Tag Archives: passion


It stands among the grove and scene of broad-leaf oaks and evergreens, blending with a verdant shade. A tree of average height and shape and just a piece of larger landscape.

Not much given thought in Spring, while standing tall and whispering. The leaves- rattle in a summer rain. All the trees sway and gain.

Colder mornings may entice with scraggly branches set in ice. Do we mourn the loss of Spring, a season meant to wake and sing?

A single object in a stand, a soloist among the chorus grand, coloring the land with blossom’s youth: A rebirth and eternal truth.

But it’s autumn when the sunlight dims, leaves once green, now scarlet, lend glow and fire to what once was live. Dotted here and there ardor survives.

Autumn’s prowess has arrived.

**** Photo taken by Becky Crenshaw. Used with permission.

a murmur

I want to see matters before
the sun rises, in a way
like mad hatters -yet still analyzes.

I want to walk slowly in
view of the mountains,
with flocks of black starlings
murmuring – counting.

I need to retrace you with
scripts of profession, the
kind that embraces, encourages –

And here in my twisting, revolving
release- enlisting your
breathless entreaties – I cease.


My poems seem like a recipe
for whole grain bread.
The water and oil,
though critical,
don’t mingle – dissimilar things
have no bound surfaces- but you add salt and sugar anyway-
Having faith in the mix.
Pouring in flour and seeds
can appear chaotic, yet it is
purposeful to the blend. Some flour
is white and smooth,
some of it is wheat and coarse
– textured-
with grittiness of flax seeds,
and oats, and rye.
A small divot in the pile
is home to bread yeast, a catalyst, an ache,
that fuels the rising dough over time.

If using a machine, then you’re done.

The poem can bake and rise, and still be tasty –
but it misses an opportunity.

A need.

Something you add.

Handle the dough
Folding the blend
Feeling the texture
between your fingers.
Press into the bowl
massage and cajole-
form and remake
this merger, new
with each tumble
and clutch.

This wielding power comes from you
to make the poem combined and mingled
and mean something that will not dwindle
with time.

And the bread will be just fine.

Trying to jump back in the saddle of writing again. I’m not so sure that this is best, final version of this. I enjoy breadmaking for the robustness of the bread and the physical handling that makes it such an individual creation, much like poetry.

After reading the completed poem, I like the additional symbolism that this offers as well.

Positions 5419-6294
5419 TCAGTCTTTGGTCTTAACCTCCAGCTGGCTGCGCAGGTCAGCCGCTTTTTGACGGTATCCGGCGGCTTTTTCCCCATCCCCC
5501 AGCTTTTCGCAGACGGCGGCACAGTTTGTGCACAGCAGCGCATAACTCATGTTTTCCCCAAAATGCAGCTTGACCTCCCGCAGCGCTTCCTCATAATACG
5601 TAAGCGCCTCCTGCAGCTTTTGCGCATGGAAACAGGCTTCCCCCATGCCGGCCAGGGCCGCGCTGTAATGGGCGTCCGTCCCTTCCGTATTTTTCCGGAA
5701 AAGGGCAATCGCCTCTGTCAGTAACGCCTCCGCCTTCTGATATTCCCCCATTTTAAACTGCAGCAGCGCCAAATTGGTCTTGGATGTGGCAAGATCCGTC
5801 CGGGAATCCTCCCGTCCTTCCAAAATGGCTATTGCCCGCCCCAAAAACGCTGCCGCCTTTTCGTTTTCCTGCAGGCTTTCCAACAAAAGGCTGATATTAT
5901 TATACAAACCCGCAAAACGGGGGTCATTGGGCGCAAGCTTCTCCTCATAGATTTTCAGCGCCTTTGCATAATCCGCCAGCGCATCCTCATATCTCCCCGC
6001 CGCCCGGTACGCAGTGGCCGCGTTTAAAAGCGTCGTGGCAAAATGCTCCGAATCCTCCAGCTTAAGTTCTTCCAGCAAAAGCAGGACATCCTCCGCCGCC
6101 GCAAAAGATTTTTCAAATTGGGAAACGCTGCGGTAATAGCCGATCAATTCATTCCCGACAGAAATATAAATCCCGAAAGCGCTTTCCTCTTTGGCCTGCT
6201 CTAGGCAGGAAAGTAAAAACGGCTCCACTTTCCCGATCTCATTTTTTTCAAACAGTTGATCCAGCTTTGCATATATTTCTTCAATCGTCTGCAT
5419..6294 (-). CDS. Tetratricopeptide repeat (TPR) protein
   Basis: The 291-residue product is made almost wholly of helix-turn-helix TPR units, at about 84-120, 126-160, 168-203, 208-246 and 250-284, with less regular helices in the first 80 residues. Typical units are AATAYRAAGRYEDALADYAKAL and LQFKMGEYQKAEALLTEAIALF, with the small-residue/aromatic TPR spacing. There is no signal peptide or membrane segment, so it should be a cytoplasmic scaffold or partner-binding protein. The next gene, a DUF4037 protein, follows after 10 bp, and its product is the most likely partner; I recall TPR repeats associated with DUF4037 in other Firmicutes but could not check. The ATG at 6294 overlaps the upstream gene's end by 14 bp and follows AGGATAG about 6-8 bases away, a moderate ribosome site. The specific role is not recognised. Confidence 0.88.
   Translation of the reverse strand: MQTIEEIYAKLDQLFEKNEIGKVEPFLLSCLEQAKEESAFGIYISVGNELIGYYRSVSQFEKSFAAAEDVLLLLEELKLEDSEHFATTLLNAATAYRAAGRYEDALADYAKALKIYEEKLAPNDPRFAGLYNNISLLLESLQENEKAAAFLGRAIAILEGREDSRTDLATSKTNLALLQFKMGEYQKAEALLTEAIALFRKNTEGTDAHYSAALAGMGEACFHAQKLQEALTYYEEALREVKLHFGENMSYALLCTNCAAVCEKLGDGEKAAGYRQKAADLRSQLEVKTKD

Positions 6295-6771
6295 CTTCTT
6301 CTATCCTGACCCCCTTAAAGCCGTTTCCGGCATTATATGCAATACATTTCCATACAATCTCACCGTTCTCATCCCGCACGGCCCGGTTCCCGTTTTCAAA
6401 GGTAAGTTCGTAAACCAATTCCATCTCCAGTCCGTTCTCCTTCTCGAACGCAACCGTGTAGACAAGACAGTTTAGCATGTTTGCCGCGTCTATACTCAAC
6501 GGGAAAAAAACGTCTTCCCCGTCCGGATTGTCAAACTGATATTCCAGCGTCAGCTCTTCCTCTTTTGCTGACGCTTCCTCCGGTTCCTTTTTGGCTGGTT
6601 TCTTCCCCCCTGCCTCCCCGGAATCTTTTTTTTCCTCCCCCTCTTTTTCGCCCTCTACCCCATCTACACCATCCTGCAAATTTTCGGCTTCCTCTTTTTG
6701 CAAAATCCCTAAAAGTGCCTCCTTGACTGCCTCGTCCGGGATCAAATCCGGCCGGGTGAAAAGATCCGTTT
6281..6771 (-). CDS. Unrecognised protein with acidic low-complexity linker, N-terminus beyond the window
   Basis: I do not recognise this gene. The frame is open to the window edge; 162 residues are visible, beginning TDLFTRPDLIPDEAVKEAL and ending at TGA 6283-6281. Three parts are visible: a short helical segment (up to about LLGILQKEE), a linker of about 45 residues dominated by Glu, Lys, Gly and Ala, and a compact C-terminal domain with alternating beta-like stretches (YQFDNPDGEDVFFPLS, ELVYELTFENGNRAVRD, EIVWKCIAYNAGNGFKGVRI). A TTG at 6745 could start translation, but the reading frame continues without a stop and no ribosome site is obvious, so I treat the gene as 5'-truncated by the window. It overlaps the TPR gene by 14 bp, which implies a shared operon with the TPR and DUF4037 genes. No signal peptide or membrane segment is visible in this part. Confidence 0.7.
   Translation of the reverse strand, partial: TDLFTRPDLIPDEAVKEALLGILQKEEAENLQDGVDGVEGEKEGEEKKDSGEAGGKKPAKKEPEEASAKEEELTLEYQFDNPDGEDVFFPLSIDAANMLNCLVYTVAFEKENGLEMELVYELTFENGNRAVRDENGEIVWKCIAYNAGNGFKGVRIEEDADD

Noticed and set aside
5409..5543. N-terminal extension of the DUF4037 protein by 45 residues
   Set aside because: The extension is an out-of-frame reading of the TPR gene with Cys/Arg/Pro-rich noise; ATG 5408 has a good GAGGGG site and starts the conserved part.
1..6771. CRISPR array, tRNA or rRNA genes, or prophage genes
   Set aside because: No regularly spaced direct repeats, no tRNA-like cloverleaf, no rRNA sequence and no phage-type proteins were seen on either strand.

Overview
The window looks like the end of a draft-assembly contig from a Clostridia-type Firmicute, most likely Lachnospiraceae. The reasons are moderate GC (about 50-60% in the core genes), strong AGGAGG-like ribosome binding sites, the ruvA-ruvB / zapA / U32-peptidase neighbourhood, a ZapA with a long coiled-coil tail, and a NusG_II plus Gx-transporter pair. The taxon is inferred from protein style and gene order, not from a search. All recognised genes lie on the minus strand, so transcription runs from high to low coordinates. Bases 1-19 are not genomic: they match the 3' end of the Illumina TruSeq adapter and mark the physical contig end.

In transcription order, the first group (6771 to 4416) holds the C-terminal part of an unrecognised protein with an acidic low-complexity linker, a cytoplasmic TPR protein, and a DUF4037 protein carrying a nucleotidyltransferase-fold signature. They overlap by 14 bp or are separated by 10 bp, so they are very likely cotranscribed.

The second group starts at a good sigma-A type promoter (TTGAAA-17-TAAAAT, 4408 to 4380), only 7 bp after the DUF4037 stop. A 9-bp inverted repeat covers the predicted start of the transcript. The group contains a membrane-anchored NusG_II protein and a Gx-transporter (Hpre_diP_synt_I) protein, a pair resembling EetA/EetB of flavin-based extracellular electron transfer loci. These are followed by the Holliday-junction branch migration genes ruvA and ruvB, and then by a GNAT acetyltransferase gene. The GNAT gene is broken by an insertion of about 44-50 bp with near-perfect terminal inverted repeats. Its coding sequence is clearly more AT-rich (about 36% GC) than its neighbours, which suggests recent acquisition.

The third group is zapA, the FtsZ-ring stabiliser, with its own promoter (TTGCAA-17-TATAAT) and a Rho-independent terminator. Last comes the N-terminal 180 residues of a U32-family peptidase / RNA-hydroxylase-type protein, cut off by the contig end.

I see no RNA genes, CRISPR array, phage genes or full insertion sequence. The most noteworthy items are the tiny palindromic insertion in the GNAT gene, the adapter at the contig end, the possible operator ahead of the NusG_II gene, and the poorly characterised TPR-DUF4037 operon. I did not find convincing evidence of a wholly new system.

Belong to me

Cling to dawning’s drape, as hails the sun’s
revealing rays, a slow ascent, night is undone.

Wringing in, as rainfall on September flowers
belongs the day, as soaking unseen bowers-

hallowed, hidden dens from branching gables,
place of passion’s secrets –Jana’s cradle.

Then, in reflecting off one lover’s eyes,
light that signal darkness’s demise

screams the sounds, if they were voiced and free,
subsume this moment – come, belong to me.


She folded the paper in a square,
neatly creased,
with each corner aligned.

Between the pressed fiber
are words formed
with her graphite pencil.

Each upward stroke and slanted loop
contains the leavings,
slags and powder,
pressed and fluidized
by the friction
of her fair hand.

Overlapped and crossing
lines connect, curve
and rise to embrace the next,

Yearning a lover’s symmetry.

Each ellipsis becomes
a more breathless desire
than the one before.

Why Rise?

crawls in brightness,
stirs living stones with breath
and curls inside the void and forms
a thought.

sunlit spirits
coax and spy a wry grin
in your smile, time to linger in

shades that night showed
facing, not turning back,
just as the music builds, entwines
then rests

as one.
Did we lie down
because of shadows dim
or body aches from tiresome whims
of day?

whispers in streams
of touches, parting rays
just risen, and no recourse but
to stay.

A blogging acquaintance challenged her readers to write a cinquain. A cinquain is a structured poem consisting of a least 5 lines with 2, 4, 6, 8 and 2 syllables, respectively. The above is inspired by John Donne’s “Break of Day” and is actually a crown cinquain, a collection of 5 cinquains to function as a larger poem. I hope you enjoy.